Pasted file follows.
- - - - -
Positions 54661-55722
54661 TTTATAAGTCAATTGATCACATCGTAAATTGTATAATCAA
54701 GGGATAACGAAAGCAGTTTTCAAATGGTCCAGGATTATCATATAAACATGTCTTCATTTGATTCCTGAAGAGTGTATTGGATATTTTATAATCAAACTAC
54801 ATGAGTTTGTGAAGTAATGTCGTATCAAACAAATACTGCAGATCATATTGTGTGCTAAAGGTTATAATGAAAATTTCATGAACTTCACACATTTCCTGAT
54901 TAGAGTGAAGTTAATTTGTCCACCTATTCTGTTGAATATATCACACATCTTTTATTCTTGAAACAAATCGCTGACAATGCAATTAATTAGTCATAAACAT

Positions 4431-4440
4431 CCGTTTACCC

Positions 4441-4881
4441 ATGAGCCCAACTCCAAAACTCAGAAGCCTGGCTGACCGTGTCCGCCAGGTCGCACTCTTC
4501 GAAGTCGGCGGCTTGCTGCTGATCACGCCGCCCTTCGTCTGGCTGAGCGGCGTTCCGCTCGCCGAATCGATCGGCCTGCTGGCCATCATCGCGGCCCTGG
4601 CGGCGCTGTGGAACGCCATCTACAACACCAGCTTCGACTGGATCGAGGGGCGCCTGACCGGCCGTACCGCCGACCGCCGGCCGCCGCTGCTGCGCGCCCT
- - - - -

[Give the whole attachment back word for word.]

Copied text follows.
Positions 54661-55722
54661 TTTATAAGTCAATTGATCACATCGTAAATTGTATAATCAA
54701 GGGATAACGAAAGCAGTTTTCAAATGGTCCAGGATTATCATATAAACATGTCTTCATTTGATTCCTGAAGAGTGTATTGGATATTTTATAATCAAACTAC
54801 ATGAGTTTGTGAAGTAATGTCGTATCAAACAAATACTGCAGATCATATTGTGTGCTAAAGGTTATAATGAAAATTTCATGAACTTCACACATTTCCTGAT
54901 TAGAGTGAAGTTAATTTGTCCACCTATTCTGTTGAATATATCACACATCTTTTATTCTTGAAACAAATCGCTGACAATGCAATTAATTAGTCATAAACAT

Positions 4431-4440
4431 CCGTTTACCC

Positions 4441-4881
4441 ATGAGCCCAACTCCAAAACTCAGAAGCCTGGCTGACCGTGTCCGCCAGGTCGCACTCTTC
4501 GAAGTCGGCGGCTTGCTGCTGATCACGCCGCCCTTCGTCTGGCTGAGCGGCGTTCCGCTCGCCGAATCGATCGGCCTGCTGGCCATCATCGCGGCCCTGG
4601 CGGCGCTGTGGAACGCCATCTACAACACCAGCTTCGACTGGATCGAGGGGCGCCTGACCGGCCGTACCGCCGACCGCCGGCCGCCGCTGCTGCGCGCCCT